As a doctor and a voter, I have been thinking about the health of the presidential candidates, President Biden and former President Trump. Both candidates are older, with President Biden being 81 and former President Trump being 78. This raises concerns about their health, especially since both have shown signs of cognitive decline.

The issue of the candidates’ health is a crucial one, as the major parties have never before put forth candidates who are as old. Calls for greater disclosure about the health of our presidential candidates have been increasing, but the question remains: how much information do politicians owe us about their health?

As a physician, I am often asked about the health of the candidates, but it is not as simple as it seems. The health of politicians has historically been shrouded in secrecy and political maneuvering, and social media has only amplified questions about their health and fitness. The public’s perception of a candidate’s health is closely tied to their perceived strength, and this perception can greatly influence the outcome of an election.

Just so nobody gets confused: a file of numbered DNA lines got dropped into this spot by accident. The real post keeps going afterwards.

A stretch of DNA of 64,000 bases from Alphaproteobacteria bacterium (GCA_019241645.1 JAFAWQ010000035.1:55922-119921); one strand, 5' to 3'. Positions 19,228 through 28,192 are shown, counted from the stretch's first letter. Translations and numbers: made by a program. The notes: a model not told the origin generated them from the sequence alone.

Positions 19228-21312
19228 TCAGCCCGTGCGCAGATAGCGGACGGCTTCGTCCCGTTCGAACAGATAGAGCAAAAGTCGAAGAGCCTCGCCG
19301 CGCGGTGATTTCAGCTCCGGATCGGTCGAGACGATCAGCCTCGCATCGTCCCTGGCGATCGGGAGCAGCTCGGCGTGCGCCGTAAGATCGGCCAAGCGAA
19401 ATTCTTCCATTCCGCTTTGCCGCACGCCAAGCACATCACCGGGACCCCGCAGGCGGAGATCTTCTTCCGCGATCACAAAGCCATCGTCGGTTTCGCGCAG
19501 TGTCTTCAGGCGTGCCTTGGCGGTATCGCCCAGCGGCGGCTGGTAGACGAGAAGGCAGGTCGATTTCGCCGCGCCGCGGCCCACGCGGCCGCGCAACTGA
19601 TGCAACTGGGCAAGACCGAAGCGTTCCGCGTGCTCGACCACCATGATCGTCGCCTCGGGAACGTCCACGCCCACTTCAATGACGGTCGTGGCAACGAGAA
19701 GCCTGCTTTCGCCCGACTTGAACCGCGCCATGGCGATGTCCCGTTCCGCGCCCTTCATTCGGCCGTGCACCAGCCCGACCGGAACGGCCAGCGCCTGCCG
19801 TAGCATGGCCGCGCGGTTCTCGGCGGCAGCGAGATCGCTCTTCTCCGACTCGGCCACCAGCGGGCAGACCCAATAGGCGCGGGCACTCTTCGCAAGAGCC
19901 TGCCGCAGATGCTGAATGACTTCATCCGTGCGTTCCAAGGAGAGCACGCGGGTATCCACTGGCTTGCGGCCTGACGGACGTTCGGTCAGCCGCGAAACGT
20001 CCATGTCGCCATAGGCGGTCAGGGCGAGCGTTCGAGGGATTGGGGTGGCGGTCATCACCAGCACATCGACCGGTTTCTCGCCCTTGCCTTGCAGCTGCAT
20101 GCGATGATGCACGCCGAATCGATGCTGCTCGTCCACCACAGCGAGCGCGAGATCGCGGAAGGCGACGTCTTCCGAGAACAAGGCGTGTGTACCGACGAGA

It is important to challenge the assumptions we have about age and health. With advancements in medical technology, many illnesses that were once fatal can now be managed. Conditions like heart disease and cancer can be treated, allowing people to live longer, healthier lives. When evaluating the health of political candidates, we must consider these shifting realities and differentiate between disabilities that require accommodation and conditions that may be life-limiting.

Ultimately, the health of the candidates should be an important factor in our decision-making process, but it should not be the sole determining factor. We must look beyond age and perceived strength and consider the candidates’ policies, experience, and ability to perform the duties of the presidency. As we approach the upcoming election, let us make informed decisions based on all relevant factors, including the health of the candidates.